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<DIV><B>"A dishy Michael Jackson biography that makes the exhaustively covered King of Pop fascinating all over again."<I>People</I><BR><BR>The first deep-dive narrative by a veteran journalist covering the King of Pop’s convoluted final years on earth . . . [<I>Untouchable</I>] helps cast Jackson in a new light.”<I>Los Angeles Times</I><br><BR>A tale of family, fame, lost childhood, and startling accusations never heard before.”ABC Nightline</B><br><BR><I>Untouchable</I> portrays Michael Jackson’s life and death in unprecedented depth. Beginning with his last departure from Neverland, Sullivan captures Jackson's final years shuttling around the world, and plans to recapture his wealth and reputation with a comeback album and planned series of fifty mega-concerts. Sullivan delves deep into Jackson’s past, depicting a man both naive and deeply cunning, a devoted father whose parenting decisions created international outcry, a shrewd businessman whose failures nearly brought down a megacorporation, and an inveterate narcissist who desperately wanted a quiet, normal life. Sullivan has never-before-reported information about Jackson’s business dealings, the pedophilia allegations that besmirched his reputation, and the fate of his billion-dollar-plus estate, and exclusive access to inner-circle figures including Jackson’s former attorneys and managers. <I>Untouchable</I> is a remarkable portrait of the man who still reigns as King of Pop.<BR></DIV>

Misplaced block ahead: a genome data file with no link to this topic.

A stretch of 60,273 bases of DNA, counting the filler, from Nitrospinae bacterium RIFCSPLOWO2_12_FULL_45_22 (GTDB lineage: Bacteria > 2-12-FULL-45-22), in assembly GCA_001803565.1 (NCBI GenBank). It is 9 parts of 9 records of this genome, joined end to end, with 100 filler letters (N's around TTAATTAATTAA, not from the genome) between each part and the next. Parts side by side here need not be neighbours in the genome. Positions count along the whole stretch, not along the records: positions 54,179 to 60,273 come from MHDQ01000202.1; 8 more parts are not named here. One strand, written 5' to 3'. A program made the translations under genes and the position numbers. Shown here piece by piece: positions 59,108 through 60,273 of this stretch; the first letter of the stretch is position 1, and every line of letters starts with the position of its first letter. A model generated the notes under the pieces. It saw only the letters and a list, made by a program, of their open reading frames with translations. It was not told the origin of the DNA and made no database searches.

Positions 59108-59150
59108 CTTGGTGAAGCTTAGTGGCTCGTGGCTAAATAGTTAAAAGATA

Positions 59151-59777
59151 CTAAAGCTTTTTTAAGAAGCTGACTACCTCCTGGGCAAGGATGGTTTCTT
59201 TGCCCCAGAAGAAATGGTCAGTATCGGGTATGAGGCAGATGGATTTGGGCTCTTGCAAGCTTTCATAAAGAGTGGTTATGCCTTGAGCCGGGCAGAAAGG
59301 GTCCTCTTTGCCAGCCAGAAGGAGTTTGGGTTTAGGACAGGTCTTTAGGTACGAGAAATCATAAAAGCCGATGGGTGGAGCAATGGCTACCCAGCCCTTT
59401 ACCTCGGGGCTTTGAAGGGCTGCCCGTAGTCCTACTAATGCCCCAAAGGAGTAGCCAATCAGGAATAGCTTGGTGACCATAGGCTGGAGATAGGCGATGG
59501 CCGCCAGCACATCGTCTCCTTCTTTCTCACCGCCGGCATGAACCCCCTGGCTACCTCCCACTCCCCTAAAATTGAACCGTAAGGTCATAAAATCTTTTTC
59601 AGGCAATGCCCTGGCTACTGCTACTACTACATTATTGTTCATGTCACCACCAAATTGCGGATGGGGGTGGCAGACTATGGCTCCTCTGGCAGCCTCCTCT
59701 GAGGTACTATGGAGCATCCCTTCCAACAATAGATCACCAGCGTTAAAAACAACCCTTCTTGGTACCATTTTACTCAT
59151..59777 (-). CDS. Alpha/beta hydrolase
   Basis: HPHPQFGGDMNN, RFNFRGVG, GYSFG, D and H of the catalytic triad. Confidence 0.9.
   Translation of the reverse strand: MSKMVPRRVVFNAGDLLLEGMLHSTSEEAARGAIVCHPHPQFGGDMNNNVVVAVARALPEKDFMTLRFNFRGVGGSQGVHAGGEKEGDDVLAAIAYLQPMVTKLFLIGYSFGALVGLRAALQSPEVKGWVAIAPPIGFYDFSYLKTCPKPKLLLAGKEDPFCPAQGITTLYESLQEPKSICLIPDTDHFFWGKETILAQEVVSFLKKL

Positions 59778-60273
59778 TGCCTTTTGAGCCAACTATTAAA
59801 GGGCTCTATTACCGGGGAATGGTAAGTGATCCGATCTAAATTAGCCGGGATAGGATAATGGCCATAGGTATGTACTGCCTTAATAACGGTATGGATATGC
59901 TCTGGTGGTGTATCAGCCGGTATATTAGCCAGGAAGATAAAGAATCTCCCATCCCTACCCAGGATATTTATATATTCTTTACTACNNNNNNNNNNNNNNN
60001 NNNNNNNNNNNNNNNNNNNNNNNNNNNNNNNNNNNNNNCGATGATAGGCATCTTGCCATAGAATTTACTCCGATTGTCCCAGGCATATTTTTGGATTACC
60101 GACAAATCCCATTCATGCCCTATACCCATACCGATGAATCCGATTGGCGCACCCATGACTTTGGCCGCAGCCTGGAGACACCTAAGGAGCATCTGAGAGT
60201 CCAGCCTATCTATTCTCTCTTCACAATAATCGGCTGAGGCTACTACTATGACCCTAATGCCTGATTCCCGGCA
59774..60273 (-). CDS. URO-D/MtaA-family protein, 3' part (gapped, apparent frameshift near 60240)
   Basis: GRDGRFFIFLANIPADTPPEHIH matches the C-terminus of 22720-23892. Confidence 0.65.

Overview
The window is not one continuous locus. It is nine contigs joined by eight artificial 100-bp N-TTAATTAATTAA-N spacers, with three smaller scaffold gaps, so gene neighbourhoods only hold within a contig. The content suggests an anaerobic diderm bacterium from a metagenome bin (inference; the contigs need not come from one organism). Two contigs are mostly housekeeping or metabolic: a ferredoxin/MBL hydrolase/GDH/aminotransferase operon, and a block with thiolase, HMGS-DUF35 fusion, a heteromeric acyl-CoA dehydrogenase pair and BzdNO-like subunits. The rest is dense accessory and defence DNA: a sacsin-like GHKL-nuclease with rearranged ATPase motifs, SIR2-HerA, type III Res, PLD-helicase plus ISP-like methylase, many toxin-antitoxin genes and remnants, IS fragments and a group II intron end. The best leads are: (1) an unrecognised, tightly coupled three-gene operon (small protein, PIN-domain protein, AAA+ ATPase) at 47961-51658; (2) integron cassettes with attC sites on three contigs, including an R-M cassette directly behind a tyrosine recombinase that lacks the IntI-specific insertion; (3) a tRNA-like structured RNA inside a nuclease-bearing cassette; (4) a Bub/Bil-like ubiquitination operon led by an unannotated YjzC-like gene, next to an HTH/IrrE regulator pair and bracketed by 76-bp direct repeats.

<b>Amazon Best Books of the Month, November 2012:</b> Does the world need <i>another</i> book about the late King of Pop? Do you want to read one? Before opening onetime <i>Rolling Stone</i> editor Sullivan’s massive (775+ pages) book, I would surely have screamed NOOOOOOOOOOOOOO. Everybody knows the story: adorable musical prodigy grows up into weird, plastic surgery–addicted, money-obsessed celebrity who may or may not have been a pedophile but is doubtless sexually stunted. And how could he not have been, given the horrific treatment he received from his father, who apparently couldn’t decide whether to beat him to death or just pimp him out as a performer? Sullivan hits all those notes, of course, and while the recitation of Jackson’s many debts and trials verges on wearying, the sheer accumulation of detail and unusual amount of access to longtime Jackson advisors and relatives also makes you realize, once and for all, the extent of the damage done both to and by the guy the British press dubbed “Wacko Jacko.” From the very first scene--in which Joe and Katherine Jackson trick their way into their son’s home--the Michael Jackson that emerges here is both hero and villain, a loving father (truly!) and a screaming egomaniac, a sometimes brilliant businessman who was also pathetically naïve. Go on: Check out this train wreck of a life. I dare you to look away. --<i>Sara Nelson</i>